Advanced Computing in the Age of AI | Tuesday, November 29, 2022

The ‘Insight-Driven Business’: How to Become a Master of the Data Universe 

Masters of the Data Universe: Uber, Netflix, Facebook, Amazon, Google. We know who they are. They hire genius data scientists who wrestle data into submission, building elite analytics superstructures that light up their data and reveal insights about their markets while nurturing interactive customer relationships at scale that leave everyone else shaking their heads, wondering how they do it.

It can seem like magic. As Forrester Research’s Brian Hopkins, vice president and principal analyst, observes, there’s the vague notion (encouraged by some vendors) “that…somehow data goes into a box with the elephant and good things come out of the box, magic happens.”

hadoop-logo-2But now, several years into the Big Data analytics revolution, patterns and common characteristics are emerging among the Masters of the Data Universe. According to Hopkins, they have landed on the critical issue: they view analytics through a strategic prism that distinguishes data from action.

Put another way: there’s a wide gulf between Big Data and actual analytics - much more of the former is going on than the latter. Most companies have built the initial Big Data framework that could be used in an analytics implementation. “We aren’t lacking for investment in new big data technologies,” Hopkins said at last week’s Strata + Hadoop conference in New York. “In fact, this year at Strata I assume every company has built a data lake. You probably have Hadoop.”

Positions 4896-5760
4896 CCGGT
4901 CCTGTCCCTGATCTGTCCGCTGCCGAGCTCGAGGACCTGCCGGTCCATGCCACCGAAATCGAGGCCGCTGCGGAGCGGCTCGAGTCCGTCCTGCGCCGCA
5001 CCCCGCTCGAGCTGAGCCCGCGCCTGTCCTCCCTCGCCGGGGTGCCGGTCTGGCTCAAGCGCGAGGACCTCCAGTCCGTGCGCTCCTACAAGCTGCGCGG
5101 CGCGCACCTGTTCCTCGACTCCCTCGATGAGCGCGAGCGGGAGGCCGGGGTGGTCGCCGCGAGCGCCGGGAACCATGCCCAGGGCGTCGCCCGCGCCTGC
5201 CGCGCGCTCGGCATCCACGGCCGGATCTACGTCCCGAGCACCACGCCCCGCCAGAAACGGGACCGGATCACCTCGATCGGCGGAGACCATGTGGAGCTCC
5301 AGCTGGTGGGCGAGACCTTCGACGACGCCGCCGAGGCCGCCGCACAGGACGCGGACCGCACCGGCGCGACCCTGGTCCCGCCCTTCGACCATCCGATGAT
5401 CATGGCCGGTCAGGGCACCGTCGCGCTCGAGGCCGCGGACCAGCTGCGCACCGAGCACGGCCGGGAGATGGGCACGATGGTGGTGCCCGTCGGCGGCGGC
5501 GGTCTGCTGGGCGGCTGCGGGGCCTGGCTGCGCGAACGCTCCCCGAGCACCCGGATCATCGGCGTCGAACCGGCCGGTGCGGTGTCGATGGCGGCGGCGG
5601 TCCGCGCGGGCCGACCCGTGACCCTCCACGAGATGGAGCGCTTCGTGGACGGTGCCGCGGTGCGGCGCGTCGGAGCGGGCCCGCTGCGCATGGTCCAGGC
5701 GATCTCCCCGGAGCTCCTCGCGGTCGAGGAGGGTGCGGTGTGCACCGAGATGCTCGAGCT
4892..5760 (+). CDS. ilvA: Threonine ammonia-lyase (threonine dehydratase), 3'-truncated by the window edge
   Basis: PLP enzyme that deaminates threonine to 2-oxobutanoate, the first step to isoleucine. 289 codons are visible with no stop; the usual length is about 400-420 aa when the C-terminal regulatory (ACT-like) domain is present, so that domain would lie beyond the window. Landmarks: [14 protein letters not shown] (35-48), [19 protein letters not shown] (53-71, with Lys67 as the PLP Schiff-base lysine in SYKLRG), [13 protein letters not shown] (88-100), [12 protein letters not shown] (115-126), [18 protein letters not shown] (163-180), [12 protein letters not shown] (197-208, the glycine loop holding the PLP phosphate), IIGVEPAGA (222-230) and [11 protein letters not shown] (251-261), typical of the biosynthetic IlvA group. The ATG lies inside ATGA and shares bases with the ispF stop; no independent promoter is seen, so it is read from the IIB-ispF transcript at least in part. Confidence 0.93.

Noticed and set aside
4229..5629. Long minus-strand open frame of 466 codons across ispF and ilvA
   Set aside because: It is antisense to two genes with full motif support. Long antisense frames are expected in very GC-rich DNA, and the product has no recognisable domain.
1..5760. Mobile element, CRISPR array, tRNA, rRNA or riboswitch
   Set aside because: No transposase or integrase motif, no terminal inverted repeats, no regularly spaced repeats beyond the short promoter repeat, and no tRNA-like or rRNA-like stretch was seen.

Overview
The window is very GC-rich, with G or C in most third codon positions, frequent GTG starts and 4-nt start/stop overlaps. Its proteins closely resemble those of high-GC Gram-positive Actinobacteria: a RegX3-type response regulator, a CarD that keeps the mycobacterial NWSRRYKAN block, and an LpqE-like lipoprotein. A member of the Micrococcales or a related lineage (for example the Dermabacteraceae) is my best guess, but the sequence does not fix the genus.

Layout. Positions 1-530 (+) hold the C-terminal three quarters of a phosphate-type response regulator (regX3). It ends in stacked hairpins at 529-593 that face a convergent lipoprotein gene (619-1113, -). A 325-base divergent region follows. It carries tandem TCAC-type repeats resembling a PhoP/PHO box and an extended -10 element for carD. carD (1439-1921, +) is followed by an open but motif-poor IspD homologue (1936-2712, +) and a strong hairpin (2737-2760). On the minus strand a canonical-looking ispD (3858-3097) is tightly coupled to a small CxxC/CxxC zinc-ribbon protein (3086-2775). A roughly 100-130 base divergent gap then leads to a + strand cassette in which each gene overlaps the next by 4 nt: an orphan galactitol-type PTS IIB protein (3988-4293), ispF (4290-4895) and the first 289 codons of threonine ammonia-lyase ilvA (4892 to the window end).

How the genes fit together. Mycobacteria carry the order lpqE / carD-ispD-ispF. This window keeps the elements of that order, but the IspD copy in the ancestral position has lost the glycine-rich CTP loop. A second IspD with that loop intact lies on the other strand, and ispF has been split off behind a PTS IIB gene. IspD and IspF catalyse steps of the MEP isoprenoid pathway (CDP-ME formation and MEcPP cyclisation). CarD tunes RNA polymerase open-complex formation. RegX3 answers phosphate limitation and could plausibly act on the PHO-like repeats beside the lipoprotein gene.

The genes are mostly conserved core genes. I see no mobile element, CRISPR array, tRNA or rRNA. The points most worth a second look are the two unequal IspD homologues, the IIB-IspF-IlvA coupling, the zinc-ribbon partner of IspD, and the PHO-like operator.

forrester-gapSo while the enterprise landscape is a data lakes district, the lakes themselves are dead pools for generating the kind of market and customer insights that companies crave. Forrester ran a survey last year in which nearly three-quarters of data architects said they aspire to be data driven. “In the same survey, I asked how good are you at actually taking the results of analytics, the insights, and creating actions that matter to your firm? Far fewer people say they can do that well,” Hopkins said. The old saw that we’re drowning in data and thirsting for insight still holds true.

Hopkins outlined a strategic framework for moving toward transformative analytics, one based on his study of the Masters of the Data Universe and their shared traits for becoming an “Insight-Driven Business.” Attaining this status, he said, is both achievable and mandatory: failure to figure out Big Data analytics will mean significant competitive disadvantage and eventual decline.

The first step is to embrace a concept what Hopkins calls “digital insight,” the ability “to systematically harness and apply digital insights to create a sustainable competitive advantage.”

“By that I mean new actionable knowledge. It’s data, but it’s data that leads to action in the context of a process or a decision,” he said. The transformative aspect of “digital insight” is that new knowledge becomes embedded in software, getting it into the guts of the analytics system and serving as an insight engine that knows no rest.

This “refocuses our conversation from ‘How do I get insight (that’s) in the data?’ to ‘How do I implement insight – no matter where it comes from – in software?’ Hopkins said. “So it’s a marriage of the insight execution in application development.”